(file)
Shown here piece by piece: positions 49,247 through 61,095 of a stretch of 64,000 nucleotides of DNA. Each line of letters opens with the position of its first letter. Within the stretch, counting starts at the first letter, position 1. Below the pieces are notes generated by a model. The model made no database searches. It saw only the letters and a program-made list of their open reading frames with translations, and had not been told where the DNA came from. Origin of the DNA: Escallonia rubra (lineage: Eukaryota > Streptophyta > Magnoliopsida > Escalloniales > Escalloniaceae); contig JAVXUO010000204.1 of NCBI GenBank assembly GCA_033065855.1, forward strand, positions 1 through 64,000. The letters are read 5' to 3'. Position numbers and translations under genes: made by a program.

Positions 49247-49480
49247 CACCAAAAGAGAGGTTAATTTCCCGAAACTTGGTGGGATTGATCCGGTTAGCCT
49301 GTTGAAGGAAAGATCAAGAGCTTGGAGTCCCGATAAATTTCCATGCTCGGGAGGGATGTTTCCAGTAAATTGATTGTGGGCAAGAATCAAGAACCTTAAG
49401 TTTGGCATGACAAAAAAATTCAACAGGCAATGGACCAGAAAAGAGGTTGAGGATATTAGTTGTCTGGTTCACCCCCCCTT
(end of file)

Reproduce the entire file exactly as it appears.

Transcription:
Shown here piece by piece: positions 49,247 through 61,095 of a stretch of 64,000 nucleotides of DNA. Each line of letters opens with the position of its first letter. Within the stretch, counting starts at the first letter, position 1. Below the pieces are notes generated by a model. The model made no database searches. It saw only the letters and a program-made list of their open reading frames with translations, and had not been told where the DNA came from. Origin of the DNA: Escallonia rubra (lineage: Eukaryota > Streptophyta > Magnoliopsida > Escalloniales > Escalloniaceae); contig JAVXUO010000204.1 of NCBI GenBank assembly GCA_033065855.1, forward strand, positions 1 through 64,000. The letters are read 5' to 3'. Position numbers and translations under genes: made by a program.

Positions 49247-49480
49247 CACCAAAAGAGAGGTTAATTTCCCGAAACTTGGTGGGATTGATCCGGTTAGCCT
49301 GTTGAAGGAAAGATCAAGAGCTTGGAGTCCCGATAAATTTCCATGCTCGGGAGGGATGTTTCCAGTAAATTGATTGTGGGCAAGAATCAAGAACCTTAAG
49401 TTTGGCATGACAAAAAAATTCAACAGGCAATGGACCAGAAAAGAGGTTGAGGATATTAGTTGTCTGGTTCACCCCCCCTT